Differences in comparative advantage between countries may arise and evolve because of differences in the relative abundance of factors of production—so-called factor endowments— such as labor, physical capital (plants and equipment), human capital (skills and knowledge, including entrepreneurial talent), as well as technology. Economic theory predicts that a country will have comparative advantage in activities that make intensive use of the country’s relatively abundant factors of production. For example, compared to other countries, the United States has relative abundance of high-skilled labor and relative scarcity of low-skilled labor. Thus, U.S. comparative advantage is expected in the production of goods that use high-skilled labor intensively, such as aircraft rather than apparel. In addition, differences in productive technology among countries can affect relative efficiency and may be a basis for comparative advantage. The information and communications technology (ICT) revolution and new platforms for digital trade have broken down some barriers to technology and knowledge-flows across countries.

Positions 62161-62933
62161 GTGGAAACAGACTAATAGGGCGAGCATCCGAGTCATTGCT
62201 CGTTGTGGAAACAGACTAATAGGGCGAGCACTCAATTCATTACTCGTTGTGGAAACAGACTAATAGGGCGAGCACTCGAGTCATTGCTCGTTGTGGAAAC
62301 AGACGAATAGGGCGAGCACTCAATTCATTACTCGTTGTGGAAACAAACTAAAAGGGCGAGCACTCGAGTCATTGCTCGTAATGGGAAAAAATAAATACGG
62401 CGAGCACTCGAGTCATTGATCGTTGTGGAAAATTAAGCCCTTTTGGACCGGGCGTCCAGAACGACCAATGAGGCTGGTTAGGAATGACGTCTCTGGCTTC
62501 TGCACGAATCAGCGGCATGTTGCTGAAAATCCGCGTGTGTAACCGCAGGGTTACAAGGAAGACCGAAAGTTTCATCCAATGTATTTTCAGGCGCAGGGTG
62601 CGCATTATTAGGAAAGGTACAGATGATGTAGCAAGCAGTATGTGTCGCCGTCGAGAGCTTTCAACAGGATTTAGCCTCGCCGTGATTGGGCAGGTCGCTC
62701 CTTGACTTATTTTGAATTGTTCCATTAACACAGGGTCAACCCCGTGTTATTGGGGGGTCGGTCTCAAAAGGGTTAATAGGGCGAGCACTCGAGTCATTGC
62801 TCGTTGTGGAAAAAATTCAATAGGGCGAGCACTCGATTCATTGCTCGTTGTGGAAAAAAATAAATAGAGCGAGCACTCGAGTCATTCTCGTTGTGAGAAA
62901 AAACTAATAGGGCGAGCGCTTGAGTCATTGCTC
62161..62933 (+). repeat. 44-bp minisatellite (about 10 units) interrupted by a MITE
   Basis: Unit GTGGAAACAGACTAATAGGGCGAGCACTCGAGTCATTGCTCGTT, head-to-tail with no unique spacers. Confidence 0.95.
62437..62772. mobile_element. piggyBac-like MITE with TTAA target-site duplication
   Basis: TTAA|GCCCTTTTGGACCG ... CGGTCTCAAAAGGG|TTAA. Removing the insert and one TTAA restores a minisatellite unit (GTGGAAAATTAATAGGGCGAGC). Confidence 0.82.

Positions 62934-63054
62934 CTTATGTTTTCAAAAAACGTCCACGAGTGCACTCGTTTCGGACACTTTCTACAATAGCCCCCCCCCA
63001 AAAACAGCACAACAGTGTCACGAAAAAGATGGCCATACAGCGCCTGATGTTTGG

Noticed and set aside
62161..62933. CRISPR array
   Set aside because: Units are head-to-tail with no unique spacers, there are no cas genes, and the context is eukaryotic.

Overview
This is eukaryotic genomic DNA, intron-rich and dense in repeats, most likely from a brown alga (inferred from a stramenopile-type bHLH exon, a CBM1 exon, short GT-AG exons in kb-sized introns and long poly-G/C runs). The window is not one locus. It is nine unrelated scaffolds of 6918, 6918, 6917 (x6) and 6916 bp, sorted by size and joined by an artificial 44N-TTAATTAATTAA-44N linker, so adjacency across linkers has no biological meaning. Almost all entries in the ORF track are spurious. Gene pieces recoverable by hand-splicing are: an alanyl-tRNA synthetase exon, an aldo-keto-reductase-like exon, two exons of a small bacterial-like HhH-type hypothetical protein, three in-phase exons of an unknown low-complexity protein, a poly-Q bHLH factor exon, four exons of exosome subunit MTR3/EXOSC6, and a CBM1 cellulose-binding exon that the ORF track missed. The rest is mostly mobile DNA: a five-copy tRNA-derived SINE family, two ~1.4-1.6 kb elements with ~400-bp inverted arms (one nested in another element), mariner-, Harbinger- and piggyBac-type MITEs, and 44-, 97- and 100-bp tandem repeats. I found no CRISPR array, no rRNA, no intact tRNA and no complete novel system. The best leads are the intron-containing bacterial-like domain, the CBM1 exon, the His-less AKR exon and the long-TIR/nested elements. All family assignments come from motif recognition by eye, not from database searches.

Can Governments Shape or Distort Comparative Advantage?